Why does Bud believe that living with three girls is better then living with an older boy in Bud, Not Buddy?
Bud says that living with three girls would be better than living with an older boy because the little girls would treat someone real good, while an older boy is only going to want to fight all the time.
Bud gives this advice to his friend Jerry Clark. Jerry is only six years old, and is very unhappy about being sent to a foster home from the orphanage. Although Bud isn't happy about being sent to a foster home either, he is older and more experienced with being shuttled around. Better able to handle things than little Jerry, Bud tries to make his friend feel better about a situation which neither of them can control.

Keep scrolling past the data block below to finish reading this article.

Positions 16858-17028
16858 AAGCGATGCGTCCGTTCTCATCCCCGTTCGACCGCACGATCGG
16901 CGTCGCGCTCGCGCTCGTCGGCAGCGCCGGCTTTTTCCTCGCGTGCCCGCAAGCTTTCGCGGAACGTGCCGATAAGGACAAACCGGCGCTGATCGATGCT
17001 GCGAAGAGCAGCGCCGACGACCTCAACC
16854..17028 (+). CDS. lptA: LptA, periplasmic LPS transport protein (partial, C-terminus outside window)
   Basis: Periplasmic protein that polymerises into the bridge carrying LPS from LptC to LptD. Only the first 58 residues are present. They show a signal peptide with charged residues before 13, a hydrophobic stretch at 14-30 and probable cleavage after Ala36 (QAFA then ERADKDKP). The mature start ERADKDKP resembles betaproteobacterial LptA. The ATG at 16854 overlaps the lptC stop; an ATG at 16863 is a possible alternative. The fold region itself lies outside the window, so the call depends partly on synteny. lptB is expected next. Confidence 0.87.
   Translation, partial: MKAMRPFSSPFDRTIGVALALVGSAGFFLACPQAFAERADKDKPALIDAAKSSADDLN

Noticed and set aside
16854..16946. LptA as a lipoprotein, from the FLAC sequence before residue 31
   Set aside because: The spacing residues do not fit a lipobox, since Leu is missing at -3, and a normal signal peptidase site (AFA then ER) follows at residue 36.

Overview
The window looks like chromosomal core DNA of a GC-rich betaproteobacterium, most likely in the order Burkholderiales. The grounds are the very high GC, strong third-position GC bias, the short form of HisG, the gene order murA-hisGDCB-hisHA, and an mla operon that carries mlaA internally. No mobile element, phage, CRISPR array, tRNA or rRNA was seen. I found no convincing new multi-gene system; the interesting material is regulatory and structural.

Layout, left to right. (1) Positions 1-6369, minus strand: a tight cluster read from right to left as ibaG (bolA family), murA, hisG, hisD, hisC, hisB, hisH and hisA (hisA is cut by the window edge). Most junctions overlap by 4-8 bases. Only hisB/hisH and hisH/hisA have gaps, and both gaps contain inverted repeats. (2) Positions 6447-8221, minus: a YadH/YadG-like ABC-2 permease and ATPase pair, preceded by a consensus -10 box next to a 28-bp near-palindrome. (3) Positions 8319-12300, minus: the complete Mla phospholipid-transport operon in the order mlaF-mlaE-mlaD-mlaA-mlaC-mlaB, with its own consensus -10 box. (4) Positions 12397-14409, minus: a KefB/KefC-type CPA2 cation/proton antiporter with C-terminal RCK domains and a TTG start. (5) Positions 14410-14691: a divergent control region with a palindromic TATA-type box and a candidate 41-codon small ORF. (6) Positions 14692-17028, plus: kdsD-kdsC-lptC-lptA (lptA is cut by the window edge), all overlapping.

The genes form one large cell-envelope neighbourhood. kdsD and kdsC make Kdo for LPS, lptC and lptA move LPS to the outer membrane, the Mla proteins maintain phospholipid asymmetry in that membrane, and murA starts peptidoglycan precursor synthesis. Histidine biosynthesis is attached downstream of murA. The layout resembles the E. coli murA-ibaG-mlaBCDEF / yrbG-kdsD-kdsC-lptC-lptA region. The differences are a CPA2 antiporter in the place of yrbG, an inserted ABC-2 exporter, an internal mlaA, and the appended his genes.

Jerry is being sent to a home with three little girls, while Bud is being sent to one with a boy a couple of years older than him. Bud tells Jerry that it would be better to live with the three little girls because "they're going to treat (him) like some kind of special pet or something...the worst thing that's going to happen to (him) is that they're going ot make (him) paly house a lot". Bud's analysis of the situation really does make Jerry feel better; the younger boy cannot help but smile through his tears.
The reader never finds out how Jerry's placement turns out, but Bud's estimation about what would happen living with an older boy turns out to be quite accurate. Bud is sent to live with the Amos family, and Todd Amos does indeed beat him up and torment him incessantly (Chapter 1).